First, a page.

Movie review: A Good Day to Die Hard

The original Die Hard is one of my favourite movies of all time, if not the movie in the number one spot. As the franchise has gone on the movies have varied in quality from the identikit (but still good) Die Hard 2, the sprawling (but still good) With A Vengeance and the daft but fun (but still good) Die Hard 4.0, and now we have this latest installment.

Oh, how the mighty have fallen.

A Good Day…is a shambling ham-fisted bull-headed mess. And it really pains me to say that. Whereas 4.0 was big loud dumb fun, this is just big, loud and very dumb. A lot of people (myself included) bemoaned the fact that the 12A rating would neuter the film. Turns out, the certificate is the least of the films problems, as it actually is surprisingly violent and sweary. It just doesn’t feel like a Die Hard film at all.

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The script is atrocious; no real explanation is given to what John McClane plans to do once he gets to Russia to see his son (Jai Courtney), other than to get caught up in the mayhem that inevitably ensues; there are at least three awful conversations about why John is such a bad father or what it means to be a good father and how John isn’t one, one of which his son Jack just happens to overhear; the attempts are father/son banter fall woefully flat; and the villain is flat out awful.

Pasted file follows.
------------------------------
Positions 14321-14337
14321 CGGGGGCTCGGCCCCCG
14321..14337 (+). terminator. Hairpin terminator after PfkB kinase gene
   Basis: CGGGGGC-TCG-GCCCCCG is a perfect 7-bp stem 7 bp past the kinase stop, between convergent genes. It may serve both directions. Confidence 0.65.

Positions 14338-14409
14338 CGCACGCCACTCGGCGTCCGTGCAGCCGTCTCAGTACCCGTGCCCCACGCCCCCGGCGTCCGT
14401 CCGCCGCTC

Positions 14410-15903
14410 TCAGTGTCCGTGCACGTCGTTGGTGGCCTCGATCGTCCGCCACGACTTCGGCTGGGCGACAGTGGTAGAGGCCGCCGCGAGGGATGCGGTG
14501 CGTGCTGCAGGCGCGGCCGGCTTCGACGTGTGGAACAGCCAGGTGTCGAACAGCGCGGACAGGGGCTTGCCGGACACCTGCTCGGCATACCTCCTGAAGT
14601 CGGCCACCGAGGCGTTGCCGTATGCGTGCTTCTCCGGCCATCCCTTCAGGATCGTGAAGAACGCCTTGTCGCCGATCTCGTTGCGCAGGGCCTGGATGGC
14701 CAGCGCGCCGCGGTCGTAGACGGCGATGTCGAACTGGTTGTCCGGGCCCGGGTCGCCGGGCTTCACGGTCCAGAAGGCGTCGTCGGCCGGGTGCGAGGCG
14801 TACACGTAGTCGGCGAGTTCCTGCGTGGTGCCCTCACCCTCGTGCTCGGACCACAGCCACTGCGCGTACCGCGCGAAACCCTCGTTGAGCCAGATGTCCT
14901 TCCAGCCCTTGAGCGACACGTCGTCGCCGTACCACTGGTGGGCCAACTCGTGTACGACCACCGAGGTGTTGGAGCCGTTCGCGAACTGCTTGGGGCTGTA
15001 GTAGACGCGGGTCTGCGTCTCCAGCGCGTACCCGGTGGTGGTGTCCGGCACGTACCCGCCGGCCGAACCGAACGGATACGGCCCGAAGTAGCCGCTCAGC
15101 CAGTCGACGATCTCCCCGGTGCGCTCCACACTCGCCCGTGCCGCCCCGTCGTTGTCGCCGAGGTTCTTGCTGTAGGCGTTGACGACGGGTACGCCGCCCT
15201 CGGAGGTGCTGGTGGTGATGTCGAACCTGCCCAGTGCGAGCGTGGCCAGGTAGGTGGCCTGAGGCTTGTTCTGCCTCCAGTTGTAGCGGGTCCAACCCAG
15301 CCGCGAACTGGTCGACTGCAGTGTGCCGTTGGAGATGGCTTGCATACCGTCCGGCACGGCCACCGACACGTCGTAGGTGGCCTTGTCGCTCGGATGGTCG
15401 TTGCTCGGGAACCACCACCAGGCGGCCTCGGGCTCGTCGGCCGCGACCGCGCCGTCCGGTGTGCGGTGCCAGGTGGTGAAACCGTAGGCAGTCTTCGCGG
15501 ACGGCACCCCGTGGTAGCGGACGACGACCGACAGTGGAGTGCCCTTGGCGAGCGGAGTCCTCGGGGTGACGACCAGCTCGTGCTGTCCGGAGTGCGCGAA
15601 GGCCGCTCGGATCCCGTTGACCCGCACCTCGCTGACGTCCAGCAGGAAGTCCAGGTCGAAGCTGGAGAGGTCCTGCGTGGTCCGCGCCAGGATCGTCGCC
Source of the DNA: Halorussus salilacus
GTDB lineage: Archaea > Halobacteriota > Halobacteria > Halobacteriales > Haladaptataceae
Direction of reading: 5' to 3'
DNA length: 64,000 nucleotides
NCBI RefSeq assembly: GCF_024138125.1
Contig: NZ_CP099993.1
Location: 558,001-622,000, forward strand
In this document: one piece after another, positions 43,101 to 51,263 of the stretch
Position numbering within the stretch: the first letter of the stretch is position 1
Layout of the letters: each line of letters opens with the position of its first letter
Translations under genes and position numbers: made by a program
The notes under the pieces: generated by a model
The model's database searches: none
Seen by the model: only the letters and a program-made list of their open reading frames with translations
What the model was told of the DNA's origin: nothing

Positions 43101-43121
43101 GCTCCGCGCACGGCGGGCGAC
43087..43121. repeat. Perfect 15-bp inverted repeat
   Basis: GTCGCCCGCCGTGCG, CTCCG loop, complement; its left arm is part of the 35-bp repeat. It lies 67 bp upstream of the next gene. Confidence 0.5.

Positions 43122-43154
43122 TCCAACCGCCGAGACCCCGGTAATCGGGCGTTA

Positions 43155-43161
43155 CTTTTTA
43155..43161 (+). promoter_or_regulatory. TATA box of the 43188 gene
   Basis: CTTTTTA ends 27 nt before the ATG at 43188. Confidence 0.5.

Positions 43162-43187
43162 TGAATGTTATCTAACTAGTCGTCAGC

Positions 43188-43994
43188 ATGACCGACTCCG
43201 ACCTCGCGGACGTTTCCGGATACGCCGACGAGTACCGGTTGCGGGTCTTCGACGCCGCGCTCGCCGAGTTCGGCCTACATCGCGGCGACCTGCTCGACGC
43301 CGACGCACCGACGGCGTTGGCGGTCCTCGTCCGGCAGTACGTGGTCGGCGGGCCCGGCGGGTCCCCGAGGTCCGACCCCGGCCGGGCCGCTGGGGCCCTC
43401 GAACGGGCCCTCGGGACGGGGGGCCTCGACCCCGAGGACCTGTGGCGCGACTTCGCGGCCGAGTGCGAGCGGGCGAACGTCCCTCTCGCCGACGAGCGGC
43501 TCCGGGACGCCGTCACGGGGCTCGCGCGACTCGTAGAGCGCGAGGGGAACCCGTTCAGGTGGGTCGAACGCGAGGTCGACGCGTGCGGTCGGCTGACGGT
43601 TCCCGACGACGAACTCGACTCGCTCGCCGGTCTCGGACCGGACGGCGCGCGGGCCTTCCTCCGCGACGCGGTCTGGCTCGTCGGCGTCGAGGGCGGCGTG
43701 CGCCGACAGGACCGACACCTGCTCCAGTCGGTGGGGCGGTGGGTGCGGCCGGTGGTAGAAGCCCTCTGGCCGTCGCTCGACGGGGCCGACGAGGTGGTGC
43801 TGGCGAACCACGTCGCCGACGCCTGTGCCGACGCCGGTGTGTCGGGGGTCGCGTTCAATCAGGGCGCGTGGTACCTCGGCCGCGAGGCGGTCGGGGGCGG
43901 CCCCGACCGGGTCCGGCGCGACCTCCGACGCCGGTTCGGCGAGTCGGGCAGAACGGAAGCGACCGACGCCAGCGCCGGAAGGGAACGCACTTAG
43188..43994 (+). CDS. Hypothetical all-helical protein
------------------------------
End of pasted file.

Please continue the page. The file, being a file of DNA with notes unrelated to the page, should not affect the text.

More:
The action is incoherent, each set piece louder and dumber than the last; for example, the opening car chase seems to last forever without one iota of excitement or innovation; a later fight with a helicopter is deemed so good that it’s repeated again come the climax. The rest of the action is as bland as it comes, despite the director trying to make it exciting by shaking the camera like his life depended on it. In fact, there’s only one scene that seems like something John McClane would actually do, such is the ridiculousness of it. And it’s the best bit of the film.

And that’s my main gripe with the film; Bruce Willis seems to have forgotten how to play the character that made him famous. He’s barely acting for the most part. He’s McClane in name only, and has none of the cheeky charm that made the character so loved. In fact, due to the script and Willis under-acting, the character comes off as wholly unlikeable.

And the ending features one of the most unintentionally hilarious but simultaneously soul crushing (to a Die Hard fan) moments ever. Freeze Frame!

I really really hated A Good Day to Die Hard, and the more I think about it the more I dislike it. I don’t think it has any redeeming features, and should be the final nail in the coffin for the franchise.

But what do I know?

1 star
(it’s that bad)

Review by Jonathan Cardwell.

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Post Author: Belfast Times

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